General JNLP examples:
• Test application (Listings 8.1-3) shows how to use local file system resources with
•A simple example of a basic yet complete JNLP deployment is provided in the editor1
application (Listings 8.4-6).
• An example of lazy resource usage is the LazyEditor application (Listings 10.3-5).
• The security demo shown in Listings 10.7-8 provides an example of the security model
of JNLP 1.0. It uses JNLP runtime services as well.
• The Tex t uale application (see Chapter 13) provides a complete JNLP application deploy-
ment example, featuring among the others: ad-hoc installer support, lazy resources.
•Version management classes (see Chapter 12, “Server-side Deployment Support”) pro-
vide a package for implementing version-based management. They could be used within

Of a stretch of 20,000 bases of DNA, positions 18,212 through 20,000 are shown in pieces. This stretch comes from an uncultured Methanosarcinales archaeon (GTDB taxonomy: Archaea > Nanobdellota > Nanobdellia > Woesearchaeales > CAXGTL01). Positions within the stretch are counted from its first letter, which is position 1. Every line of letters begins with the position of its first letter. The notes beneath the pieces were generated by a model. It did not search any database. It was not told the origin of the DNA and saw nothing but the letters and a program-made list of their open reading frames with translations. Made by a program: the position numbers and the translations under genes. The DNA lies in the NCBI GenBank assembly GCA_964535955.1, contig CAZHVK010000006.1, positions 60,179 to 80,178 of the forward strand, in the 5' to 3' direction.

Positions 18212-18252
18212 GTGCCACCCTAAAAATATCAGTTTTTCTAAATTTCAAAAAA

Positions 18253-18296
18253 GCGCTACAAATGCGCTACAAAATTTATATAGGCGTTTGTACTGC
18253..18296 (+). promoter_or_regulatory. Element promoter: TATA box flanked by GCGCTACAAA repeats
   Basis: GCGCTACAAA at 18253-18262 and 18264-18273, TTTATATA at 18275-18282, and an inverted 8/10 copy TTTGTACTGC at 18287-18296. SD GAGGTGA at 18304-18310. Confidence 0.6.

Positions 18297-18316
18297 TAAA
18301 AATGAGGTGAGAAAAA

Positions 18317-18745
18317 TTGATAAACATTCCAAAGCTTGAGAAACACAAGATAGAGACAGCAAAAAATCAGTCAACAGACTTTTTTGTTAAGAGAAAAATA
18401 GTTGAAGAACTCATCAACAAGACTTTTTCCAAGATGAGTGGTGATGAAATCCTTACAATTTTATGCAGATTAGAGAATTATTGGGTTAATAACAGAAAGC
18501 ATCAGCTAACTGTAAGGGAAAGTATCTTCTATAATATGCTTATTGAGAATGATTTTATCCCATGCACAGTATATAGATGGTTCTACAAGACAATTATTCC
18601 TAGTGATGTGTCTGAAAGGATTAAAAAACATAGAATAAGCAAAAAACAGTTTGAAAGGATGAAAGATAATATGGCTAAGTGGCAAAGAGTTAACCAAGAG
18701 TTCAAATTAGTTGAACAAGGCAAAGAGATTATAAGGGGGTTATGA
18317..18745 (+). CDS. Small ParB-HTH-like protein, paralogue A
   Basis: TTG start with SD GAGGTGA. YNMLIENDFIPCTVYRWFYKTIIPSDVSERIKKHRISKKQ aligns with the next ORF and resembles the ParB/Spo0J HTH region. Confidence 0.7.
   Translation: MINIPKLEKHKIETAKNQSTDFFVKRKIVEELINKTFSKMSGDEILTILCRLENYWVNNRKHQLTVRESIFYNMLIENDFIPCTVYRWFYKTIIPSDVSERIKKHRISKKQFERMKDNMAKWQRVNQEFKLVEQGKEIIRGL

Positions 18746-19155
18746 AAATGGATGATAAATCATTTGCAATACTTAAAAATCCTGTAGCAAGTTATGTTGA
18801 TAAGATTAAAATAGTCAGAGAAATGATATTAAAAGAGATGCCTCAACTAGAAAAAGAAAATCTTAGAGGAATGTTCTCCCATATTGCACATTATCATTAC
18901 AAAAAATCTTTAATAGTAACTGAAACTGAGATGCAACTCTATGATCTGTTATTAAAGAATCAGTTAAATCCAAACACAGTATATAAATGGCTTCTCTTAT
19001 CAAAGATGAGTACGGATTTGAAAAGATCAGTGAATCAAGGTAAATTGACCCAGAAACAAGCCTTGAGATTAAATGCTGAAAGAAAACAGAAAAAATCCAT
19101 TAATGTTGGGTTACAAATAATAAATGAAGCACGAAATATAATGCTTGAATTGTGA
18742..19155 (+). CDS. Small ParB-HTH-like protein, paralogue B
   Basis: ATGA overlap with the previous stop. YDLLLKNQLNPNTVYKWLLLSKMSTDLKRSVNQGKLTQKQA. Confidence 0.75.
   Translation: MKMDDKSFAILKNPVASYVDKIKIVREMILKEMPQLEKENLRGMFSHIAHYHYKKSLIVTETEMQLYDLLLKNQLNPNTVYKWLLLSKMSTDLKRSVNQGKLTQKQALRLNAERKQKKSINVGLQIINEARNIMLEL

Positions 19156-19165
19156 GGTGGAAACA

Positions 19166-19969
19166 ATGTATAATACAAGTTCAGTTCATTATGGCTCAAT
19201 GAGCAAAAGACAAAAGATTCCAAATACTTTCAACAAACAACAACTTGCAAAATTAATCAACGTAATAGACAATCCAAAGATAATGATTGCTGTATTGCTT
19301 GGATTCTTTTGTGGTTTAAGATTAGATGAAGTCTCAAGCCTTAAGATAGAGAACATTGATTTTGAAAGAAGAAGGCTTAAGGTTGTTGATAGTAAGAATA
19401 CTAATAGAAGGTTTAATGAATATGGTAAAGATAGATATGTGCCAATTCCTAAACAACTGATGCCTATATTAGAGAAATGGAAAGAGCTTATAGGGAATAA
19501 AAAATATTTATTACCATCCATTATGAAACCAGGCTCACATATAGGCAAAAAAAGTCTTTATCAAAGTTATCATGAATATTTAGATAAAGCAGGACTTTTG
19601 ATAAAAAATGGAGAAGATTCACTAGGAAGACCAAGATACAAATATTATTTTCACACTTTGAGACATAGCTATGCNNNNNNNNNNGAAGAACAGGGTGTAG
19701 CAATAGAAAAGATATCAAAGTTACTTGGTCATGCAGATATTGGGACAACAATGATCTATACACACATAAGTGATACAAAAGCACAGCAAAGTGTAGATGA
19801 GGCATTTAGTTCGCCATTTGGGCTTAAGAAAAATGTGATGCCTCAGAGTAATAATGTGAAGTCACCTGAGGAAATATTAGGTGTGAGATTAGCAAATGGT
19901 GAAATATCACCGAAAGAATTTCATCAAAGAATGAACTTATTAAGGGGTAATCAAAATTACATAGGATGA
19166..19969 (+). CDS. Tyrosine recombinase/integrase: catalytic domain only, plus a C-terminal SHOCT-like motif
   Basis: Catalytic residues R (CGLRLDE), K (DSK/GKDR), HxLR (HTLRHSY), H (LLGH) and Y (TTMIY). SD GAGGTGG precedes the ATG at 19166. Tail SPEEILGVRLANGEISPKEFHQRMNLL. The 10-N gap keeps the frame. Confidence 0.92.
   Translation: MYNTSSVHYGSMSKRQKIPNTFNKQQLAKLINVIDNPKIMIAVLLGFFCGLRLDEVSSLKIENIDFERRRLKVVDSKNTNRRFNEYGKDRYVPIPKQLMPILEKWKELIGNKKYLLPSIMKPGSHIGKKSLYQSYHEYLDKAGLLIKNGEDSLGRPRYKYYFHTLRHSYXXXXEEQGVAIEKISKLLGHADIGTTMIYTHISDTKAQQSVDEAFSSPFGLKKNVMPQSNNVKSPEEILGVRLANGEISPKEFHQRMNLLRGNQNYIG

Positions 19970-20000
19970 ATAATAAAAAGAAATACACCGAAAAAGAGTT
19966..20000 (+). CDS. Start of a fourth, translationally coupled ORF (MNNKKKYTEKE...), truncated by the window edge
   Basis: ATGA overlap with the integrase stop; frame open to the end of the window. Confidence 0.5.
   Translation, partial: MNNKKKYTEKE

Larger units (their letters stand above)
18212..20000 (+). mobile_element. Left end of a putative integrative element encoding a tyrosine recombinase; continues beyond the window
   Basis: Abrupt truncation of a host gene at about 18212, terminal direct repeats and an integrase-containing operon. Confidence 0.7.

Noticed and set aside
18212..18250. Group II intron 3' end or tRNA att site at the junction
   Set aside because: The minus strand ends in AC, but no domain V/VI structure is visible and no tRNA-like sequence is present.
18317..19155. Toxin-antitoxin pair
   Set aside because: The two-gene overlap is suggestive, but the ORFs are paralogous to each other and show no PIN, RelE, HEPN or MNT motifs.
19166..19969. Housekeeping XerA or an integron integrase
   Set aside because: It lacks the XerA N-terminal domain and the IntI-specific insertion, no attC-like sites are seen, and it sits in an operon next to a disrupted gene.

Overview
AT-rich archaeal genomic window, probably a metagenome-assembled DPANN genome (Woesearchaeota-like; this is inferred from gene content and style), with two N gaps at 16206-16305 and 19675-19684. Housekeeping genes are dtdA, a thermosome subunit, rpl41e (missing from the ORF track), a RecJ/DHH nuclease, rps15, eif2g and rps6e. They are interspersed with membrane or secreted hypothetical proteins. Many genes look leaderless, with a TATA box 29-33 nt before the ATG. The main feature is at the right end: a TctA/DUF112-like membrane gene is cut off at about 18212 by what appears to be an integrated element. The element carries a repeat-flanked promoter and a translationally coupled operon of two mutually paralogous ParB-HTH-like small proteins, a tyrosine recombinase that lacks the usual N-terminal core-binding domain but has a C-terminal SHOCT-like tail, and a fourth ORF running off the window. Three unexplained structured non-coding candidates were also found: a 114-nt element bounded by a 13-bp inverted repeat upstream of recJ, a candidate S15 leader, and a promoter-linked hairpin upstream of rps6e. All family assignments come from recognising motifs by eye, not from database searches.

a servlet environment for providing JNLP versioned download. A front-end test GUI
class is supplied for direct testing.
Examples of the use of JNLP runtime services are the following:
• Splash window (Listings 8.7-11).
• Native code installer (Listings 9.3-7).
• Customize the JNLP Client's download window (Listings 9.14-15).
• FileContents manipulation (Listing 11.3).
• DownloadService example (Listing 11.4).
•Printing example via JNLP (Listing 11.9).
• The Tex t uale application (see Chapter 13) provides another installer example, similar to
the download window customization example of Chapter 9, “The JNLP Protocol.”
• Optional packages installation example (Listings 11.6-8).
JNLP general utility, reusable code:
• The Utilities class (Listing 11.1). A “lightweight” utility class that provides simpler
JNLP runtime services access, internationalization support, and robust icon and resource
acquisition services. It doesn't automatically handle standalone application execution (it
doesn't require the utility package in Appendix D).
•A JNLP label (Listing 11.2). A Swing component that shows a clickable URL-like label
that brings up a Web browser window. The label text and URL address are separated.
•A persistence wrapper class (Listing 11.5). It wraps JNLP persistence services, provid-
ing—among other services—a serialization-like interface for reading and writing objects
identified with simple strings or complete URLs.